Power Output Rules
The FCC enforces certain rules regarding the power radiated by the antenna element, depending on whether the implementation is a point-to-multipoint or a point-to-point implementation. The term used for the power radiated by the antenna is Equivalent Isotropically Radiated Power (EIRP).
PtMP links have a central point of connection and two or more noncentral connection points. PtMP links are typically configured in a star topology. The central connection point may or may not have an omnidirectional antenna (an omnidirectional antenna produces a 360 degree horizontal beam). It is important to note that when an omnidirectional antenna is used, the FCC automatically considers the link a PtMP link. Regarding the setup of a PtMP link, the FCC limits the EIRP to 4 watts in both the 2.4-GHz ISM band and upper 5-GHz U-NII band. Furthermore, the power limit set for the intentional radiator (the device transmitting the RF signal) in each of these bands is 1 watt. If the transmitting wireless LAN devices are adjustable with respect to their output power, the system can be customized to the needs of the user. The 4-watt EIRP limit for a PtMP link is based on a 1-watt maximum at the intentional radiator and a 6-dBi gain at the antenna.
Suppose a radio transmitting at 1 watt (+30 dBm) is connected directly to a 12-dBi omnidirectional antenna. The total output power at the antenna is about 16 watts, which is well above the 4-watt limit. The FCC stipulates that for each 3 dBi above the antenna's initial 6 dBi of gain, the power at the intentional radiator must be reduced by 3 dB below the initial +30 dBm. For our example, because the antenna gain is 12 dBi, the power at the intentional radiator must be reduced by 6 dB. This reduction will result in an intentional radiator power of +24 dBm (30 dBm minus 6 dB) or 250 mW, and an EIRP of 36 dBm (24 dBm plus 12 dBi), or 4 watts. Clearly, this rule can become confusing, but the end result must be that the power at the intentional radiator never be more than 1 watt, as shown on the Point-to-Multipoint Power Output Limits Table, and the EIRP must never be above 4 watts for a PtMP connection.
When using an omnidirectional antenna, the rules for point-to-multipoint links must be followed, regardless of whether the actual implementation is point-to-point or point-to-multipoint.
PtP links include a single directional transmitting antenna and a single directional receiving antenna. These connections will typically include building-to-building or similar links and must abide by special rules. When installing a PtP link, the 4-watt power limit all but disappears in favor of a sliding power limit. Regarding a PtP link, the FCC mandates that for every 3 dBi above the initial 6 dBi of antenna gain, the power at the intentional radiator must be reduced by 1 dB, starting at the initial +30 dBm.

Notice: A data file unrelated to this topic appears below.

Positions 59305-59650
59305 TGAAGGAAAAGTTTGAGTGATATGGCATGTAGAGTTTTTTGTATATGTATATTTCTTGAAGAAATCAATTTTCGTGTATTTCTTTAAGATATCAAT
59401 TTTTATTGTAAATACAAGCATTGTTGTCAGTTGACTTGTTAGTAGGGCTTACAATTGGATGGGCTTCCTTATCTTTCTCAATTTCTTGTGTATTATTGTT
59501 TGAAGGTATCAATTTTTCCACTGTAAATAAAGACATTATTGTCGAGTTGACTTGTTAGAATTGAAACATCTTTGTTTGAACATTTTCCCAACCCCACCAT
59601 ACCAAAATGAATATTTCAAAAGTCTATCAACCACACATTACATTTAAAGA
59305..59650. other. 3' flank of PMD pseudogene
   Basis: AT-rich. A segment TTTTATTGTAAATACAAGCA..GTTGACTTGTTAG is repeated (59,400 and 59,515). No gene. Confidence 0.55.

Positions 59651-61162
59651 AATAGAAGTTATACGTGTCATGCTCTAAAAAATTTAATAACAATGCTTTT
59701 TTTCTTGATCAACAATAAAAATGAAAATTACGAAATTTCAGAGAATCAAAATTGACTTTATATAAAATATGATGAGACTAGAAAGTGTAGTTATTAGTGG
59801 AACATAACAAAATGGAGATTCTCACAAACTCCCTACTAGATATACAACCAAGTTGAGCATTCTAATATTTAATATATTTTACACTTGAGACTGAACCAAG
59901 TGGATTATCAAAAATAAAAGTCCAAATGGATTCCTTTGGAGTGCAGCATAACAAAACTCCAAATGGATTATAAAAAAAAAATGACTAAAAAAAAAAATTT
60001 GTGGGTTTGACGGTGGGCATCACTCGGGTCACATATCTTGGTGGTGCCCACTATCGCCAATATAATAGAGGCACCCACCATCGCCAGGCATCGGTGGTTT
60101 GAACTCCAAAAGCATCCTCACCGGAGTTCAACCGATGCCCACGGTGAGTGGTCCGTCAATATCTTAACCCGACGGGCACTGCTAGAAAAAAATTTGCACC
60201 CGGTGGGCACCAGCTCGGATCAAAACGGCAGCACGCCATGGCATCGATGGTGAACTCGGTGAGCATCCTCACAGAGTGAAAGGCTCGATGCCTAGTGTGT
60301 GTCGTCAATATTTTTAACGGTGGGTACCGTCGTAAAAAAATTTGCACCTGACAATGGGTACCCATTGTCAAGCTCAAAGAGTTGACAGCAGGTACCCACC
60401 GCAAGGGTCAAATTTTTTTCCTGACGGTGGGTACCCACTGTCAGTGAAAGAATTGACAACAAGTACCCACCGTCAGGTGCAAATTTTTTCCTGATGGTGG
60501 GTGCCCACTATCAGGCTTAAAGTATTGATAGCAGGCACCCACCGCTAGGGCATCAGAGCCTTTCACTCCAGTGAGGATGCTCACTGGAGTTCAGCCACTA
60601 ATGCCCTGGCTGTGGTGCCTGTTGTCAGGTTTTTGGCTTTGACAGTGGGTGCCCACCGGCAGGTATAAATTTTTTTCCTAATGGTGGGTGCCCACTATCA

Consider our previous example, using the same values: 1 watt (+30 dBm) at the intentional radiator and a 12 dBi antenna (in this case the antenna will be a directional antenna). The total output power is still 16 watts. In this example, because the antenna gain is 12 dBi, the power at the intentional radiator must be reduced by 2 dB, as opposed to a 6 dB reduction in the previous example. This reduction will result in an intentional radiator power of 28 dBm (30 dBm minus 2 dB), or about 630 mW and an EIRP of 40 dBm (28 dBm plus 12 dBi), or 10 watts. In the case of PtP links, the power at the intentional radiator is still limited to 1 watt, but the limit of the EIRP increases with the antenna gain, as shown on the Point-to-Point Power Output Limits Table. It is very important to clearly distinguish between the rules that govern PtP and PtMP wireless links.
The FCC has a different set of rules for PtP links in the upper U-NII band. Fixed point-to-point U-NII devices operating in the 5.725 to 5.825 GHz band may employ transmitting antennas with directional gain up to 23 dBi, without any corresponding reduction in the transmitter peak output power. For fixed, point-to-point U-NII transmitters that employ a directional antenna gain greater than 23 dBi, a 1 dB reduction in peak transmitter power for each 1 dBi of antenna gain in excess of 23 dBi is required. Notice that an output power maximum of +30 dBm at the intentional radiator, and a maximum of 23 dBi of antenna gain before any reduction in transmitter output power is required, allows these 5-GHz U-NII systems to have an output of 200 Watts EIRP.